SAN DIEGO — While workers were out for a second straight day cleaning up from two major water main breaks that flooded parts of San Diego, new questions are being raised about the city’s pipes.
“It’s possible they are related,” said Arian Collins, public information officer for the City of San Diego. “We don’t know that at this point, it could’ve been a coincidence, but we’ll know more as we investigate over the next few days.”
The rupturing of a cast iron pipe is not a coincidence, according to engineers. City officials say they have been attempting to replace every last cast iron pipe as fast as they can to prevent the inevitable crumbling of the now antiquated water system.
“Since 2013, we’ve had a program where we’ve been replacing cast iron water mains throughout the city,” Collins said. “We’ve replaced about 218 miles and we’ve got fewer than 20 miles to go, and we hope to have all of them replaced by the year 2025.”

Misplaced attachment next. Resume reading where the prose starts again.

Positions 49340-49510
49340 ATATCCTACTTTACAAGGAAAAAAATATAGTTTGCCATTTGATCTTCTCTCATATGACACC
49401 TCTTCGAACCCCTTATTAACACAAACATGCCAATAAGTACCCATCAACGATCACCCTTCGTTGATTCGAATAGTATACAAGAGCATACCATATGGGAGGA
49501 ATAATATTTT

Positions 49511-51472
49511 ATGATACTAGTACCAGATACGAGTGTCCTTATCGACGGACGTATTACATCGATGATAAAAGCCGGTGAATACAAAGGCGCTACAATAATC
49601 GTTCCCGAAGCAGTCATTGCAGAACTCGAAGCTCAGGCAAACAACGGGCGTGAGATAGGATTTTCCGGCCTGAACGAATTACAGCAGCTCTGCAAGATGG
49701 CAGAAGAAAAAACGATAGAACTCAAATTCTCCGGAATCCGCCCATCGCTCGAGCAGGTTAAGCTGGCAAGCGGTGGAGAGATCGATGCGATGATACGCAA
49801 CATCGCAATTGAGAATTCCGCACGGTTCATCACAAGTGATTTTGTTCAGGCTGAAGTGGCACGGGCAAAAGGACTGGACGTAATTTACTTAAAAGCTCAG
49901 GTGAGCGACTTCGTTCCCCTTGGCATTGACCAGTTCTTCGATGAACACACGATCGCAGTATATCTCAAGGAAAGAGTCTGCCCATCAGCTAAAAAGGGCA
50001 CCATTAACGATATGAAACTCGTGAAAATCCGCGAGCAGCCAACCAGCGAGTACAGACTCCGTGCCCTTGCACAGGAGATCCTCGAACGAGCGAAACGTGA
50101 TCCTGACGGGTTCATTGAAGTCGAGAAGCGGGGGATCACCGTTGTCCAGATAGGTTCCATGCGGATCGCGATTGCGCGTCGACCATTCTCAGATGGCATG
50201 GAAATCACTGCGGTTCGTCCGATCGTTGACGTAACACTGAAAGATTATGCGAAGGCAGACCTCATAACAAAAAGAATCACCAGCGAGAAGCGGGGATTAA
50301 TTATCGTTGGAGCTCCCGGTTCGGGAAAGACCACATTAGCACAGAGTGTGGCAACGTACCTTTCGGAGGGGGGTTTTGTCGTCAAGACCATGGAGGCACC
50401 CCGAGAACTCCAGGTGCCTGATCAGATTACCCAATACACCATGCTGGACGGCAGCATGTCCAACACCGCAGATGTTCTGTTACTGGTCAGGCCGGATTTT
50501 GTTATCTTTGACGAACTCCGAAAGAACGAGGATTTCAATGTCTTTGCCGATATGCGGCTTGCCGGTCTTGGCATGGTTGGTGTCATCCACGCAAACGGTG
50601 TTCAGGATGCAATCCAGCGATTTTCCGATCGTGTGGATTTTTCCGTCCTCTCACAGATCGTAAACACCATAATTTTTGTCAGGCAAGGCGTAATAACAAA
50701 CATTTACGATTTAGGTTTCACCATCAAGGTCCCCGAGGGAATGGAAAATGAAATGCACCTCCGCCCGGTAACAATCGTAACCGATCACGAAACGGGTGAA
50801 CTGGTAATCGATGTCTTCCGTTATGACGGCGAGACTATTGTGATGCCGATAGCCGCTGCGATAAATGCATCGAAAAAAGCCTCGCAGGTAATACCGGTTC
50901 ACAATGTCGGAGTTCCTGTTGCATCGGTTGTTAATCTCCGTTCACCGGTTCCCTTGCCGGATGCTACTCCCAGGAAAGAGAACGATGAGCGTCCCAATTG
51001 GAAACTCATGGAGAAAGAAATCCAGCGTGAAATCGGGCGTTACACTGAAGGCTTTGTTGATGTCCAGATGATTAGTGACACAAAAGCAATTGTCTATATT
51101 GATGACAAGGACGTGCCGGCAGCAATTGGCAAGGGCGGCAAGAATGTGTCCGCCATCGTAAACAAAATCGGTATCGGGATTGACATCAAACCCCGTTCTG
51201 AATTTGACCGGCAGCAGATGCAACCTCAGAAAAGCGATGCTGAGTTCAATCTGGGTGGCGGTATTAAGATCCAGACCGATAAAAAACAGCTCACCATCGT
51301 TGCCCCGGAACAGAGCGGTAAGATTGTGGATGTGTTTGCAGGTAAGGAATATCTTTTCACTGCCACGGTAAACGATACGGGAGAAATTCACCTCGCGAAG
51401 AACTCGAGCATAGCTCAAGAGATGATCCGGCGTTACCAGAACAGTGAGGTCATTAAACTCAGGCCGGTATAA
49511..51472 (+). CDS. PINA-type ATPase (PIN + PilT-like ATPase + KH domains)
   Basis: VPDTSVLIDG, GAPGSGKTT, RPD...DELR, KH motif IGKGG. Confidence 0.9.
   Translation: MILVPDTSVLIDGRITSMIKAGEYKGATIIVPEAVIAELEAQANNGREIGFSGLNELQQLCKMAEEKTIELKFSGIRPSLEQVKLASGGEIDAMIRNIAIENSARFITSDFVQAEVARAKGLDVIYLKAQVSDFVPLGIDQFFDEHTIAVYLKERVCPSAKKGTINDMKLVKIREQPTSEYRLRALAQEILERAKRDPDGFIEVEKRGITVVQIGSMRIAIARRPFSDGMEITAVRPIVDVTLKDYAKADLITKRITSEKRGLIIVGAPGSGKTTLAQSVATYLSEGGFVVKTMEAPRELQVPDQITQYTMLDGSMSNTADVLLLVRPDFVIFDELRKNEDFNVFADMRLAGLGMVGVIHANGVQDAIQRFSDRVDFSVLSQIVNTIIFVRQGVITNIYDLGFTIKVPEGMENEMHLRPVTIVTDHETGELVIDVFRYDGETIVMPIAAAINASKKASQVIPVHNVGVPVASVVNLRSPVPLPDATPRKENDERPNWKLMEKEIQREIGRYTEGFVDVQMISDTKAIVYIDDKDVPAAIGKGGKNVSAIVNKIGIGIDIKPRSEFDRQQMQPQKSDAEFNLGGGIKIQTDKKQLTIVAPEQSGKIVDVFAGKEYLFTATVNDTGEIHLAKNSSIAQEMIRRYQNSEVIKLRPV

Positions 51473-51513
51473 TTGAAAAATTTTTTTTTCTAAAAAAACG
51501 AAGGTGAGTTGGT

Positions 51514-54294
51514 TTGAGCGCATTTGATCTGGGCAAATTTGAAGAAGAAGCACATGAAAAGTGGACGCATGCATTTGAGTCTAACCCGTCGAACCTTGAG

The City of San Diego said just ten years ago, they could see as many as 150 water main breaks in a single year. But despite the spectacular visuals of the latest rupture, the breaks are down to only 33 a year since they have replaced the majority of the decades-old cast iron pipes, according to city water officials.
“We’re never going to see pipes that will never break ever again, but we are going to see fewer as the cast iron is removed and replaced,” Collins said.
Three lanes on northbound Interstate 5 have since reopened after a portion of the freeway was closed because of severe flooding brought on by the water main break.